Three years ago, after the publication of a memoir covering my life in the sportscasting world, I cancelled my briefly-held accounts at Facebook and Twitter. I recognize that social media has many great values—and indeed I have enjoyed hearing from folks I have worked and/or socialized with over many years, but I am afraid that this world-wide gabfest arrived too late for me to fully appreciate it. I have also recognized that it has many faults and flaws. As for Twitter, I never did master the work ethic to read and react to 140 characters of nonsense spewed by millions of insomniacs.
I left my broadcast career with a few thoughts and observations, which have been updated by recent events. As most sports fans, I will miss the sports schedules being properly postponed or cancelled by the horrors of the virus pandemic —especially football, which is literally in my DNA, although some TV fans may have identified me more with several other sports—NHL hockey on NBC in the 1970’s, N.Y. Islanders games in their Stanley Cup in the early ’80’s, boxing during its glory years on network television in the ’80’s and early ’90’s, Grand Slams tennis, (including 25 U.S. Opens ), ski racing at six of the ten Olympic Games I covered, and many World Championships in ski racing, figure skating and Equestrian competitions.
But with my father Joe Ryan’s Hall of Fame career as a “builder” in the CFL, my early coverage in Canada and then more than 20 years of NFL and college football on NBC, CBS and ESPN, football still remains a passion—now as a spectator (and TV critic!), I tend to care most about the Green Bay Packers and their all-time great QB Aaron Rodgers —and Justin Love will have to wait his turn as Aaron did behind Bret Favre!
BUT…..I fear for the sport I love. In my judgment the game cannot last another generation unless it acknowledges and confronts its concussion/brain damage issue. As I see it, the facts are that evolution has produced human beings who are simply, bigger, stronger and faster. Those physical gifts have superseded athletes’ abilities to avoid serious head injuries in all contact sports—but especially in football where the need for blocking and tackling is the basis of every play. We are now witness to more frequent delays, caused by more penalties being called, and virtually on every play nowadays, a player injured and requiring trainers and sometimes doctors to come onto the field. We used to utter a “wow” when we saw a “great hit”—now more often, we simply cringe and hope for the best.
Clearly the NFL and NCAA are aware of this threat to the game, and have made some rule changes that endeavor to limit the number of concussion injuries, but the changes have had little impact. The fact that athletes are “bigger, stronger, faster” is effecting rule changes in other contact sports like hockey and rugby—in fact , in rugby , which spawned “American football,” more stringent penalties have been applied to reduce head injuries in that helmet-less sport. But without even more drastic changes in football’s rules —from the pros down to the kids, I don’t believe the game can survive—and shouldn’t.
I offer one daring thought to preserve football. A more sophisticated version of “flag” football. NFL and college teams practice with “7 on 7”— stripping away the guards and tackles, to work on pass offense and defense. Great passes, catches and interceptions still take place. The running game could remain with rule changes regarding tackling —certainly banning head contact of any kind. There is obviously much room for debate and better ideas. Spare a thought for out-of-work guards and tackles, but the big guys will be the healthier for it!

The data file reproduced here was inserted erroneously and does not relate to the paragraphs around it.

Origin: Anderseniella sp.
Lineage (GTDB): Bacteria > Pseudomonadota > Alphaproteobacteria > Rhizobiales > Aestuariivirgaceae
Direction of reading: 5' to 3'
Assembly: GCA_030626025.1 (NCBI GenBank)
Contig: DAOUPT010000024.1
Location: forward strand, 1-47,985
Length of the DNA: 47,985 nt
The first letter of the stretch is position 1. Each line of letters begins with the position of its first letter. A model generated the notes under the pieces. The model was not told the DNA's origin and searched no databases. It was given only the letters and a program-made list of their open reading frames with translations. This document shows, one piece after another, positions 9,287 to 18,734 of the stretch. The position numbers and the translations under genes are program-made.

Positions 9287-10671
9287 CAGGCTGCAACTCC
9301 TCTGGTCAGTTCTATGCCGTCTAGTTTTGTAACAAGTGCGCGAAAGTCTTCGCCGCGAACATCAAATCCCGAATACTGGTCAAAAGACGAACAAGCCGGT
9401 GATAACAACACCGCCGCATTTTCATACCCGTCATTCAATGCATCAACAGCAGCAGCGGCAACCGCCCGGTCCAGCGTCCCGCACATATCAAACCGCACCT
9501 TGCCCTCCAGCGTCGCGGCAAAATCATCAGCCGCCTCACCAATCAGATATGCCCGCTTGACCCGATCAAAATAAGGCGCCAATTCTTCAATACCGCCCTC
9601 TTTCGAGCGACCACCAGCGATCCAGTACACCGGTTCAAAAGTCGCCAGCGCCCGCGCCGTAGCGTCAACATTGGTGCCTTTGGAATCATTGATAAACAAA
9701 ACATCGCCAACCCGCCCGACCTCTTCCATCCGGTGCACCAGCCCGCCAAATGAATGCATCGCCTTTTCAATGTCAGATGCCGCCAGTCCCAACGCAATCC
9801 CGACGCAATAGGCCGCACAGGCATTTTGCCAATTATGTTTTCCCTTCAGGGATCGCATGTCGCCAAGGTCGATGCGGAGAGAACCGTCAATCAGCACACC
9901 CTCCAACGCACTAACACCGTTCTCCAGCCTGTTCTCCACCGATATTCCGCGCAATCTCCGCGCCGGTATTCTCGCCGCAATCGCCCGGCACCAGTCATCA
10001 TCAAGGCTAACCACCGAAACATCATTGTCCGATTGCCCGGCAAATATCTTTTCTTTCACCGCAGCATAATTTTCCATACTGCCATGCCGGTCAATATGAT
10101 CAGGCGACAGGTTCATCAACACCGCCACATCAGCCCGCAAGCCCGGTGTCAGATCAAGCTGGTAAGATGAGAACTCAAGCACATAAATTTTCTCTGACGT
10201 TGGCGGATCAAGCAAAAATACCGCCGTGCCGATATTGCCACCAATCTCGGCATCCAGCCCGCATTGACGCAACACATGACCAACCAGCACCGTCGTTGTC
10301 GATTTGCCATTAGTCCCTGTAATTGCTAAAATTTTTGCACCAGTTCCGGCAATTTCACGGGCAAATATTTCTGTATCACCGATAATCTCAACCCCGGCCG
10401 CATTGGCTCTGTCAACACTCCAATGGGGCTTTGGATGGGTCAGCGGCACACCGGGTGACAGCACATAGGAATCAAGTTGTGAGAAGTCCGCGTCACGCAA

Now as for the anthem issue. I respect Colin Kaepernickʼs principled conduct, and I respect those folks who disagree with his action. Why it took the murder of George Floyd for the NFL —and hopefully other sports leagues—to see the light is a sad commentary on NFL owners.
BUT…I have long thought that anthems donʼt belong at football games, or baseball, or hockey or any sports events—EXCEPT country /country competitions i.e. Davis and Federation Cup tennis, World Cup soccer, team events at the Olympics where the athletes are representing their countries— not just cities and team owners and fans.
Anthems are for national holidays, and government events and occasions where the nation is affected— Independence Day, Martin Luther King Day, Presidential inaugurations and funerals, public tributes to people who have given greatly to our country.
I know, I know, fans come to games EXPECTING an anthem to be played, it’s a ’’tradition’ —but that’s not WHY they come, they come to watch the athletes PLAY THE GAME !
(Check the busy concession stands at stadiums while the anthem is playing).
Sporting events are NOT patriotic occasions, but pro leagues and college conferences have turned their pre-games into displays of flags and military demonstrations— frequently even more at halftimes. Why? Well the NFL owners came up with a good reason in recent years, although they didnʼt advertise it—they charged the Armed Services for the costs involved to stage the shows and the TV networks sold them TV commercial time. But the idea of anthems at sporting events somehow got into the culture many years ago —and stayed. Itʼs time for them to go.
And hereʼs my final thought on anthems at sporting events—once the leagues started inviting singers and musicians to perform the anthem, the poor old “Star Spangled Banner” took a beating. Many performers show-off their own versions of the melody and/or forget the lyrics, leading to some simply awful renditions. (Remember Roseanne Barr?) Francis Scott Key must turn in his grave every time some celebrity mangles his tune from a boxing ring, a hockey rink, a baseball park or a football stadium.
Tim Ryan’s “On Someone Elseʼs Nickel”, published by Radius Book Group, is still available on Amazon, Barnes & Noble and by ordering at bookstores nationwide!